Few people realize that Avatar director James Cameron has had five different wives. Even fewer people are aware that Kathryn Bigelow, director of the award-winning war drama The Hurt Locker, was Cameron’s third wife. In fact, Cameron and Bigelow were married for two years before they divorced in 1991. Before Bigelow, Cameron was married to his first wife, Sharon Williams, for six years before he married The Terminator and Terminator 2: Judgment Day producer Gale Anne Hurd. In 1989, just four years into his marriage to Hurd, Cameron met fellow director Kathryn Bigelow. By the time Bigelow and Cameron divorced in 1991, Cameron was already known for five major motion pictures including The Terminator (1984) and Aliens (1986).
It wasn’t until Cameron married his fourth wife, The Terminator / Terminator 2 actress Linda Hamilton, that Cameron released the film that established his directorial prowess for generations of movie viewers born in the mid-to-late 1980s and early 1990s. After more than four years of dating and the birth of their daughter, Josephine Archer, Cameron and Hamilton were married in July 1997, only five months before Cameron’s record-breaking box office smash Titanic (1997) was released.
Despite the twelve-year waiting period between Titanic and Cameron’s most recent box office success, Avatar, the result of recent awards ceremonies like the 67th Golden Globe Awards and the staggering box office numbers put up by Avatar are proof that the captive audience Cameron created with Titanic is still mesmerized by the director’s work, regardless of its quality.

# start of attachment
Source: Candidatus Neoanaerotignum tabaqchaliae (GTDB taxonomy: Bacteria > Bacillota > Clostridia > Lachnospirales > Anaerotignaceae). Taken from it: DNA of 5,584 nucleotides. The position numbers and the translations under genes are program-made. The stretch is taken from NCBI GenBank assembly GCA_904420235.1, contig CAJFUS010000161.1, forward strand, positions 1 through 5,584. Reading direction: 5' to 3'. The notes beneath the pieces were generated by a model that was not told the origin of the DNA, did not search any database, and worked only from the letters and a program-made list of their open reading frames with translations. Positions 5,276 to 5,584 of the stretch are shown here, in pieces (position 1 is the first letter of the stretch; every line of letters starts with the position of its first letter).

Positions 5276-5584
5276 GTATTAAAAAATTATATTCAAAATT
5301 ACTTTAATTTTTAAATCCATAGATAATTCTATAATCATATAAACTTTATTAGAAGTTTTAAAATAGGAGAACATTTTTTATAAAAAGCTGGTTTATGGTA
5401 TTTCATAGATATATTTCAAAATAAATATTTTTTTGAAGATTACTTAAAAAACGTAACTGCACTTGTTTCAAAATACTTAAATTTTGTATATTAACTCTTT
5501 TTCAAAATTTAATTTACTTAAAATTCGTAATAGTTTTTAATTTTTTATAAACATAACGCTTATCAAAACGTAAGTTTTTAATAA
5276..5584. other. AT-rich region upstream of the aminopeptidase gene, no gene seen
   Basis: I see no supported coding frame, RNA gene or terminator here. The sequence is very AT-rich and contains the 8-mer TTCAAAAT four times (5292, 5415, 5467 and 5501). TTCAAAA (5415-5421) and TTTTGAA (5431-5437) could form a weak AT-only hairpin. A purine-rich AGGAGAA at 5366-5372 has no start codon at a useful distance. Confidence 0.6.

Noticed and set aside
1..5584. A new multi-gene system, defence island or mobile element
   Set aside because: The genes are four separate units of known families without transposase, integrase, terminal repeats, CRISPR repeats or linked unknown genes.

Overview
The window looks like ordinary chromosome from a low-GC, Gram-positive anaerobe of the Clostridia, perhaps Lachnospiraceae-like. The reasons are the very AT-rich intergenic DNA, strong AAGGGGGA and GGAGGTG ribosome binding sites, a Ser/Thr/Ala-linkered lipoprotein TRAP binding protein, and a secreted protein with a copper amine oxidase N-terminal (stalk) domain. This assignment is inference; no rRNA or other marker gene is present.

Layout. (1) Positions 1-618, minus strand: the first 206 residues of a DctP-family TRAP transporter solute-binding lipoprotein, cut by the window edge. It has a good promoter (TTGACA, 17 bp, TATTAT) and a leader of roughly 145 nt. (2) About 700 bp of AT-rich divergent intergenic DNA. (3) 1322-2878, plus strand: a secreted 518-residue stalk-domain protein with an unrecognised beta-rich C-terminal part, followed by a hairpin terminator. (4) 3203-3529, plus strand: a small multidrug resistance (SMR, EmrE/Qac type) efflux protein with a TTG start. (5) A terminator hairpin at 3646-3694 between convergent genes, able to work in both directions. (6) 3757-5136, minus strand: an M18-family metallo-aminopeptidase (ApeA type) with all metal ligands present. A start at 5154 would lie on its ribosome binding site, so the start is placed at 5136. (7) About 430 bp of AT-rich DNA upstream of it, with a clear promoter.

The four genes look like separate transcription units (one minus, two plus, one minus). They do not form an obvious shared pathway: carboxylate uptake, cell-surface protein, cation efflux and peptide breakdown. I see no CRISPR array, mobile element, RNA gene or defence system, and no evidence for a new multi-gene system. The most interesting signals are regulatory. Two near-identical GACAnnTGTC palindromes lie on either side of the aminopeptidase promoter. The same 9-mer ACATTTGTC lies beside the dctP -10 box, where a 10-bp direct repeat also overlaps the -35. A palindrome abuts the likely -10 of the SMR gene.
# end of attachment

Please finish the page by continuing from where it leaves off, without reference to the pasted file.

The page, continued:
The 67th Golden Globe Awards serves as the best platform for addressing the question I’m about to pose: if you were Kathryn Bigelow, would you be outraged by this year’s results? Of all the award ceremonies held thus far this year, the Golden Globe Awards provide the most blatant comparison between the work of infamous director James Cameron and his ex-wife, Kathryn Bigelow. In an unintelligible decision by the powers that be at the Hollywood Foreign Press Association, both Avatar and The Hurt Locker were nominated for Best Motion Picture: Drama.
While each of the other films nominated for this award — Jason Reitman’s Up in the Air, Lee Daniels’s Precious, and Quentin Tarantino’s Inglourious Basterds — are obvious contenders for the title of Best Motion Picture: Drama, Avatar seems a bit out of place in the category. Even overlooking the reasons why Avatar was placed in this category, the fact remains that Kathryn Bigelow’s The Hurt Locker is much higher quality and substantive film than the self-indulgent, masturbatory disappointment that took Cameron more than twelve years to produce.
The fact that Bigelow created The Hurt Locker, a film that is so superior to Avatar on so many levels, on an $11 million budget over the course of a little more than a year and failed to win the Best Motion Picture: Drama Golden Globe Award stands not only as a testament to Bigelow’s directorial talent, but also the extent to which money can determine the outcome of awards ceremonies. While the general public hails Avatar as Cameron’s masterpiece, I find myself wondering what happened to his budget of over $300 million because, other than some very striking and colorful visuals and the possibility of 3-D viewing, Avatar doesn’t have a whole lot to offer. And if I were Kathryn Bigelow, I would be royally pissed about that fact.